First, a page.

Brett Hartman executed by the state of Ohio

This morning Brett Hartman was executed by the State of Ohio. We send our condolences to the family and friends of Brett, who have stood with him till the end. He has always remained he is innocent of the crime he was convicted for. There was no motive for this senseless killing, that Brett allegedly did. Why would he do what he was accused of doing and what he was condemned for?

That it was all politics is clear: there was the untested DNA, the change of the time of death of the victim, making Brett’s alibi’s not valid, the jailhouse snitch, who was paid to testify falsely, etc. The prosecutors made sure their story fitted the outcome they wanted. We know justice is not done: there is too much doubt, and to kill someone is always wrong, whether it is the State that carries out a killing or a lone gunman/woman. What if they did kill the wrong man? How are the killers going to face their conscience? Where is the “rehabilitation” in the death penalty?

Brett is free now, and those who have blood on their hands, have to one day explain their wrongdoings to higher instances than an Ohio court of law.

Ohio: Stop the execution of a possibly innocent man!

Received via Ohioans To Stop Executions group and added a letter which was sent earlier as sample:

Brett Hartmann is due to be executed by the State of Ohio on November 13th. Brett has evidence which has never been heard in court. He has evidence of innocence.

We cannot allow Ohio to kill a man with evidence of innocence. We cannot just sit back and do nothing to try to stop this.

Please see this site to see the evidence:

Then WRITE letters, emails and faxes to the addresses below, including the newspaper email addresses. Let ALL these people know that the world is watching. Tell them where in the world you are.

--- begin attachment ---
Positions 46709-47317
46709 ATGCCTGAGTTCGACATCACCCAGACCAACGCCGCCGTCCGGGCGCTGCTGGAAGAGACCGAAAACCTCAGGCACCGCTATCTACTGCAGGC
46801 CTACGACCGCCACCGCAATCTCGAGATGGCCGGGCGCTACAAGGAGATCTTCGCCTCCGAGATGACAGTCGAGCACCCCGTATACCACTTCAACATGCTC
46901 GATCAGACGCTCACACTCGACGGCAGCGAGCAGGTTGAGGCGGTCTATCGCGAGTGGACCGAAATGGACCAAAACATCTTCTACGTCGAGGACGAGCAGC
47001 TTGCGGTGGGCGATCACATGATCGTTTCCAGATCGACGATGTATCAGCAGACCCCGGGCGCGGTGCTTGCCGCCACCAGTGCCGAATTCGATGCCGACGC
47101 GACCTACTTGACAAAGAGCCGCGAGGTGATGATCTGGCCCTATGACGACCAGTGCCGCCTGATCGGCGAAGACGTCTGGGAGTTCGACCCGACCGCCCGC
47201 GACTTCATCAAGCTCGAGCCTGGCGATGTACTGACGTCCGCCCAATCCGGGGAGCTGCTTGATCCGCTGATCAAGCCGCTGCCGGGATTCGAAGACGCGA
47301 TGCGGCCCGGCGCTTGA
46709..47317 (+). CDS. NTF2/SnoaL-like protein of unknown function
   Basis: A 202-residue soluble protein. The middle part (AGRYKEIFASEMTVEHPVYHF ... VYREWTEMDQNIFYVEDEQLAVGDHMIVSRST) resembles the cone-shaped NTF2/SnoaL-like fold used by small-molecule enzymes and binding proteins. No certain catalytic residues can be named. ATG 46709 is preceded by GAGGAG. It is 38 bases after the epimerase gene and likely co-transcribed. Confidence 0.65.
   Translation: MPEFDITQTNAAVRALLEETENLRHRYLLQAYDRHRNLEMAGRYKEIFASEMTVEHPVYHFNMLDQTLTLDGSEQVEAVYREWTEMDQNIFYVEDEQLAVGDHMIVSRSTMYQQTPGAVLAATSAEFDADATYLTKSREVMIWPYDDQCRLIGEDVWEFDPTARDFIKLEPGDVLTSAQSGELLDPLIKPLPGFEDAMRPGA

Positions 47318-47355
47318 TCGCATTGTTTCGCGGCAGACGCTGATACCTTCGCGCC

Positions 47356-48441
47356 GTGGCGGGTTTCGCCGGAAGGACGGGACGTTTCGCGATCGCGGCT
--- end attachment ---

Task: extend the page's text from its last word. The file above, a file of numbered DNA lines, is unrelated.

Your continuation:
Please also forward this message to your friends and groups.


 Thank you  
                                                                            Date: ….
Dear Governor Kasich,

My name is …, I am from …, and my concern is the upcoming execution of Brett Hartmann #357869 on November 13th
I have read Brett’s website, run by his sister, and there is also a YouTube film about his situation.

About the case:

          There was testimony by a jailhouse snitch involved, someone who will become better off when he lies on the stand.

          Much of Mr Hartmann’s case has not been able to be looked at on appeal because post- conviction attorneys missed crucial filing dates.

          Prosecution/police indicted Brett and then went to collect new-found evidence, thinking this would prove guilt. Even though  this “big break” turned out to be nothing, they had already indicted Brett and released it to the media, they then went ahead with his trial. So maybe it was to “save their faces?”

          When Brett went to trial he faced  a prosecutorwho was well known to be overzealous, and would try to win at all costs. She was also known to over- indict, violate disclosure rules, withhold evidence, and then target defense attorneys who opposed her.

          Mr Hartmann had a defense team that did little to nothing to defend him. Never asking or accepting Mr Hartmann’s side of events, saying that they preferred to let the evidence tell them what happened, and then relied on the “State’s  evidence” for trial.

          The crux of the state’s case relied on erroneous blood spatter-evidence in regard to Mr Hartmann’s t-shirt, and the testimony of a man who has misrepresented his credentials, who manipulated data,  is facing ethics charges, and under  suspicion due to  evidence that had been altered while in his chain of  custody.